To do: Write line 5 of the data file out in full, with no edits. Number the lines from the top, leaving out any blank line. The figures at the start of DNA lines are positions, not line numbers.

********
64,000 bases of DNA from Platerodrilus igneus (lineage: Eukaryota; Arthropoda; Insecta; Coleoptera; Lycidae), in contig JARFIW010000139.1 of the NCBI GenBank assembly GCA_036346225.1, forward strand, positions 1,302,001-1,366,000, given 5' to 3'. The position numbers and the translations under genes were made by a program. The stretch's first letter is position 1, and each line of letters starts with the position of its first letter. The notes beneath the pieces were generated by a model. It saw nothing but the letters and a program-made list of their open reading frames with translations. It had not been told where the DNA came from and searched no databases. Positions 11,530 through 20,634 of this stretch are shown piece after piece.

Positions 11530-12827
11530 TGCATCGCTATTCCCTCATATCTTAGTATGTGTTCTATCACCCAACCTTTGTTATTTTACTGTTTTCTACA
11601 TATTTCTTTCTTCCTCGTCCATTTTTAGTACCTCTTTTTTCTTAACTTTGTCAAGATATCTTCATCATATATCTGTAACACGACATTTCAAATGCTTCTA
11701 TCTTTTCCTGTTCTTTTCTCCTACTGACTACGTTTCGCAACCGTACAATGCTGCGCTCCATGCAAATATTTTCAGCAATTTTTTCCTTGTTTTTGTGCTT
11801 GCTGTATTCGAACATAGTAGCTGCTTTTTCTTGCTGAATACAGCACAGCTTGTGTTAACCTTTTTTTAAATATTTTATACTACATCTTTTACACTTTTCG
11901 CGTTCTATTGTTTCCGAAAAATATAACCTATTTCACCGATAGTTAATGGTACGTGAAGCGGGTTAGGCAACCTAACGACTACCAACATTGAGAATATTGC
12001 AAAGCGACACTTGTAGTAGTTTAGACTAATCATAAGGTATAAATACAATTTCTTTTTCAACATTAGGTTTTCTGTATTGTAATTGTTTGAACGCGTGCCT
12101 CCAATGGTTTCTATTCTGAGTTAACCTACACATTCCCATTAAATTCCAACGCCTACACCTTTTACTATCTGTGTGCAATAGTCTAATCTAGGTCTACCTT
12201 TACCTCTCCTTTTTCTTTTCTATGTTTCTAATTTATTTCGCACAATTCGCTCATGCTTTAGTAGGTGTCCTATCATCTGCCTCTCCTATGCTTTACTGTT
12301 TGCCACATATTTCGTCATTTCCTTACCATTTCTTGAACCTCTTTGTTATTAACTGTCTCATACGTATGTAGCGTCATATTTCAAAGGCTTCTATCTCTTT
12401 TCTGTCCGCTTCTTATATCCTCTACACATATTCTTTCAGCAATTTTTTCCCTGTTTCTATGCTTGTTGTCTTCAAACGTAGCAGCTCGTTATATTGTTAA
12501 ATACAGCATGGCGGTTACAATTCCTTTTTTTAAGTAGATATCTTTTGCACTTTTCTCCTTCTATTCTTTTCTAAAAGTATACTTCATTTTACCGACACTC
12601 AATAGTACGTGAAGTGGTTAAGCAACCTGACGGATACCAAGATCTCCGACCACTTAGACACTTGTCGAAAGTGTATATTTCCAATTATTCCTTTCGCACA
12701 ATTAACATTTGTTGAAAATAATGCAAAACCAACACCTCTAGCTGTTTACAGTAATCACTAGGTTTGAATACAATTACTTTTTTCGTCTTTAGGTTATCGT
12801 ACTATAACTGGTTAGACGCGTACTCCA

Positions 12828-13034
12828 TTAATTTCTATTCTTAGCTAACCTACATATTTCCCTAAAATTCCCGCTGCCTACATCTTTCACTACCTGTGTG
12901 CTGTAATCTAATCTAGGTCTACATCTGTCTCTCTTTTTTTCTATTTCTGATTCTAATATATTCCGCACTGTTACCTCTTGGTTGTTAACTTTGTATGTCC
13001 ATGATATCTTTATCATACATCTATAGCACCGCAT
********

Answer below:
11701 TCTTTTCCTGTTCTTTTCTCCTACTGACTACGTTTCGCAACCGTACAATGCTGCGCTCCATGCAAATATTTTCAGCAATTTTTTCCTTGTTTTTGTGCTT